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XML as a standard and foundation for SOA architecture are among the major reasons for SOA project failures (Erl 2005). Typically held misconceptions about SOA are that SOA provides a ready-made architecture for a system that can be bought and implemented off the shelf, that legacy integration is easily achieved, that SOA is only about standards and technology, that interoperability is guaranteed if standards are used, and that testing of SOA applications is similar to testing of standard applications (Lewis et al. 2007). “The lack of planning and clear business case, lack of understanding of what services are available, the lack of governance, and the lack of standards” (Ren and Lyytinen 2008) were mentioned as reasons for dissatisfaction among organizations adopting SOA. Despite the presence of many compelling SOA adoption success stories of individual organizations in the trade press (e.g. Schindler 2008; Flowers 2009), it is somewhat difficult to get an accurate and more representative picture of SOA adoption and success, especially since much of the academic SOA research uses secondary data (Löhe and Legner 2010) or a qualitative approach (Becker et al. 2011). Two eminent exceptions are the surveys by Kumar et al. (2007) and Oh et al. (2007) but they focussed on interorganisational benefits. Although organisations of all sizes can use SOA, it is argued that small and medium-sized companies can benefit the most from SOA, since it gives them an opportunity to provide fee-based services (Barry, 2003). However, the 2009 Forrester SOA survey showed that SOA adoption is much lower in smaller organizations viz. those with less than 1000 employees (McKendrick 2009). SOA adoption in the industry appears to be slower than desired (Kontogiannis et al. 2007; Haines 2007). Some industry reports suggested that SOA failed to deliver its promised benefits and is too expensive (Gartner 2009; Meehan 2008). The CA Wily (2008) SOA adoption survey results demonstrated that different countries were at different stages of SOA adoption. A significant number of organizations in the USA (40.6%) and Australia (32.9%) had deployed a business-unit SOA application under IT control, while many of the organizations in the UK (40.6%) had deployed a SOA application that is part of an enterprise-wide initiative. The largest number of the organizations in France (45.2%) and Germany (30.6%) had their SOA applications in the pilot stage. The South African context South Africa is the youngest member of BRICS and, although it has the smallest economy and population of the five BRICS countries, it has the largest and strongest economy of the African continent. Like a typical emerging economy, it displays characteristics of both first and third world realities. The country faces challenges such as high rates of crime, poverty, unemployment and inequality (Edigheji 2010). However, much of the corporate sector is internationally competitive and it has a sophisticated and advanced ICT industry and infrastructure (Marais 2009). Due to the open economy and the growing local economy, the corporate sector is innovative and dynamic in its adoption of information and communication technologies, and many of the larger companies have aggressively pursued formal and large-scale enterprise architecture initiatives. Thus adoption patterns of SOA are likely to be comparable with that in much of the rest of the world. However, specific contextual and structural factors playing an important role in South Africa are the high tariffs and limited bandwidth with, up to very 2009, a very limited capacity for international bandwidth (Horwitz and Currie, 2007). Another constraint is the talented but shallow pool of ICT skills: although world-class skills are available to develop and deploy sophisticated and complex SOA implementations, they are relatively scarce and come at a relatively high cost (Kraak and Press 2007).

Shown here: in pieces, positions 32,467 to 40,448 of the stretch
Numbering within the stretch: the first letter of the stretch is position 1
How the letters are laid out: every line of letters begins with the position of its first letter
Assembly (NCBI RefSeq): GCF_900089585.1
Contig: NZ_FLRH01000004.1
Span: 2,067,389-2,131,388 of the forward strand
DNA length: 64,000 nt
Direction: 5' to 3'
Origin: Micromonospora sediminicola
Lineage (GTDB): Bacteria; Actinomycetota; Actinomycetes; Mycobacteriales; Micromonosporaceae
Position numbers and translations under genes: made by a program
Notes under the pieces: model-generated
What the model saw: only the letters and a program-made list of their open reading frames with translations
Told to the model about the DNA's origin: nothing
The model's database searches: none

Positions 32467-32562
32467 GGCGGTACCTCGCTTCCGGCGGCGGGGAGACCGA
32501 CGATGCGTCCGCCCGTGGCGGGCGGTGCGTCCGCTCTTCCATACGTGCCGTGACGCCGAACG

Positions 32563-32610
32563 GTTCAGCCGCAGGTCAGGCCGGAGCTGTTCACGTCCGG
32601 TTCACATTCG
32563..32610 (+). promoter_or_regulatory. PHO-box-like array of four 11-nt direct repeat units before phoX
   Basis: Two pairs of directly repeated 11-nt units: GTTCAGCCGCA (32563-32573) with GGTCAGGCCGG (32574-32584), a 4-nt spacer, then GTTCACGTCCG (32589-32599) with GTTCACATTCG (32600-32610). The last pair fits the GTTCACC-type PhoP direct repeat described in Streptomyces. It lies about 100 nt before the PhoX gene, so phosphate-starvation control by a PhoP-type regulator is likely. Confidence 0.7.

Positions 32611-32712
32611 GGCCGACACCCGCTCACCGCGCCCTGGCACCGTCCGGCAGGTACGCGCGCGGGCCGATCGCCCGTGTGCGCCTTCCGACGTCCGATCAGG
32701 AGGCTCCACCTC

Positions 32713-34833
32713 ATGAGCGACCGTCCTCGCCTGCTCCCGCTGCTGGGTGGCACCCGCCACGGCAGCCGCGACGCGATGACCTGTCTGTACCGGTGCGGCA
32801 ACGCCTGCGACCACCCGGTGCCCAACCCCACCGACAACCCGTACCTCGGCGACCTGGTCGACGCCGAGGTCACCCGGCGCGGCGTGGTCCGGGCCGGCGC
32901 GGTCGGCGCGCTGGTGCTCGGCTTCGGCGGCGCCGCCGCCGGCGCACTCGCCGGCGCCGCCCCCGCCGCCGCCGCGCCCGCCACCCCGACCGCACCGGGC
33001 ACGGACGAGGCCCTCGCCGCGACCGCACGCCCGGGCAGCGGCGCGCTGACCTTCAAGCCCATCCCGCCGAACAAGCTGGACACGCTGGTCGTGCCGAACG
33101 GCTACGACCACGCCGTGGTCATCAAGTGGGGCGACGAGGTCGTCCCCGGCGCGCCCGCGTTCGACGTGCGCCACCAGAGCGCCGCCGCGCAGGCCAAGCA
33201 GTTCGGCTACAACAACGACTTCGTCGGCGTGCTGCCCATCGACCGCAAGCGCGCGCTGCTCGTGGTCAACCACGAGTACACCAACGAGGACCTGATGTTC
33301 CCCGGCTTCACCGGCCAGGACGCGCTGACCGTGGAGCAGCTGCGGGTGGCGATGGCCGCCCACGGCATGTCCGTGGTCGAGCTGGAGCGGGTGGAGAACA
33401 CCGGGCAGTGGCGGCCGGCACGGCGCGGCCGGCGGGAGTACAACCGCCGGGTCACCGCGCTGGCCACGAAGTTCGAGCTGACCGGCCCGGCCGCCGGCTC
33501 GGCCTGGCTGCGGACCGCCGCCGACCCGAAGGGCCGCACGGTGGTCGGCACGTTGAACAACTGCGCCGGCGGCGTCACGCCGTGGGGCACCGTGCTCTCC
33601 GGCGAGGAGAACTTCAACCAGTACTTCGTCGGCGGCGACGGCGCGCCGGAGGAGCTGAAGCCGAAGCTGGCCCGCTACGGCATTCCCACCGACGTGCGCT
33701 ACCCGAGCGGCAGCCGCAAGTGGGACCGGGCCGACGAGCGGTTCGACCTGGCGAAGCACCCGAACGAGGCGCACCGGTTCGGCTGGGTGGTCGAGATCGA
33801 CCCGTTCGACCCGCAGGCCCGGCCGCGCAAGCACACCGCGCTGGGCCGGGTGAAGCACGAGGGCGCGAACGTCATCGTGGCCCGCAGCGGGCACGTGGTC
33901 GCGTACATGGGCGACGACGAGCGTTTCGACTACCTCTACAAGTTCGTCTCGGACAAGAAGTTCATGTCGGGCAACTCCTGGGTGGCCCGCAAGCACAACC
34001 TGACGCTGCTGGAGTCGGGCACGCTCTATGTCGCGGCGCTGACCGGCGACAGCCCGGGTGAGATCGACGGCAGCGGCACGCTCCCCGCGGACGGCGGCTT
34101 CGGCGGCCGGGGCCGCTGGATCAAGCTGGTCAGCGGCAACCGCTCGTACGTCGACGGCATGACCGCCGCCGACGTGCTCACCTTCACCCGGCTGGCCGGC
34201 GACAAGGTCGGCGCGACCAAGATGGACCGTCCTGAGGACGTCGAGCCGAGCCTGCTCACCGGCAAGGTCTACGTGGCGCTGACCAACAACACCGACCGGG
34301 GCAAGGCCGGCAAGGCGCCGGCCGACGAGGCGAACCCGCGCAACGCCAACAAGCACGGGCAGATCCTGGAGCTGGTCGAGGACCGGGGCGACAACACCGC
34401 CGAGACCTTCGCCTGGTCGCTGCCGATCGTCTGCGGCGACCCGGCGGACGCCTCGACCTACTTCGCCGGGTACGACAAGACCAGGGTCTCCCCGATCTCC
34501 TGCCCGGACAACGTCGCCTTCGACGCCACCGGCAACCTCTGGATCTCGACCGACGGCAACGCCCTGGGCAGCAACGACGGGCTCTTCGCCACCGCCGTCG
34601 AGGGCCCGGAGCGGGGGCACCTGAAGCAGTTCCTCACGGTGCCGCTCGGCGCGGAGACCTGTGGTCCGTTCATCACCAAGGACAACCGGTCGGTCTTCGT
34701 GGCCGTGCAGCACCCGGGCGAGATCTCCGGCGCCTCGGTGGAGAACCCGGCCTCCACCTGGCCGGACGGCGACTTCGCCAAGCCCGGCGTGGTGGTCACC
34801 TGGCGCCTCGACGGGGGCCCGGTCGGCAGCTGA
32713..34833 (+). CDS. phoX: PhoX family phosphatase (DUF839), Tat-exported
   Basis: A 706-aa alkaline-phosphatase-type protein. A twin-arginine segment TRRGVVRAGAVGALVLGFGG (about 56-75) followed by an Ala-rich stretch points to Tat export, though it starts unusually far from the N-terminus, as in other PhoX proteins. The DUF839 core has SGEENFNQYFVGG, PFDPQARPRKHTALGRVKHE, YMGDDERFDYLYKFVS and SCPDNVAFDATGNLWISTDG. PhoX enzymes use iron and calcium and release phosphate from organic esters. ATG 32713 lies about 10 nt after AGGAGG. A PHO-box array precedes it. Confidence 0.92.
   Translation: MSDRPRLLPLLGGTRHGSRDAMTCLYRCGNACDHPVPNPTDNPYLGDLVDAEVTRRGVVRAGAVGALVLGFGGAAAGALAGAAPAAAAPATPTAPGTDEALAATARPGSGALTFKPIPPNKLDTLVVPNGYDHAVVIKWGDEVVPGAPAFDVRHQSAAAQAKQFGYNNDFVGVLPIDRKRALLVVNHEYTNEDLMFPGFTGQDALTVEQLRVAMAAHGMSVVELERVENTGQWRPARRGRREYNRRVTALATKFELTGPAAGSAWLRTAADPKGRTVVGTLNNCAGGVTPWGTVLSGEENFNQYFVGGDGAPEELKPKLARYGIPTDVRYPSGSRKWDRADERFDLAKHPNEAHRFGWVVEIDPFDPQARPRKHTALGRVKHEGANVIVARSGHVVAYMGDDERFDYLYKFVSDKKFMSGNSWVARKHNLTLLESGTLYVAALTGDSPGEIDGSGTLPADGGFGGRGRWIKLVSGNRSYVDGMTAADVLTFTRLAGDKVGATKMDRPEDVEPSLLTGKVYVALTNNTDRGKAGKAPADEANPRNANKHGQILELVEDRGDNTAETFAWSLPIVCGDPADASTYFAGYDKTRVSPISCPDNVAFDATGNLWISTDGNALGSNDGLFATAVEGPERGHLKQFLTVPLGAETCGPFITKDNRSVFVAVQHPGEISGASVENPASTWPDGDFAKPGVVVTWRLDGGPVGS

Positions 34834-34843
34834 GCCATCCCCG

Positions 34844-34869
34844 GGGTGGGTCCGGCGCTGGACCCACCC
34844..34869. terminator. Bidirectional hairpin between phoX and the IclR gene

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Since there is virtually no academic research on SOA adoption in the South African context available, this research can provide valuable insights into the state of SOA adoption in the South African context. However, it is believed that most of the findings which are not specifically implicated by the South African context will be generalizable to other country contexts.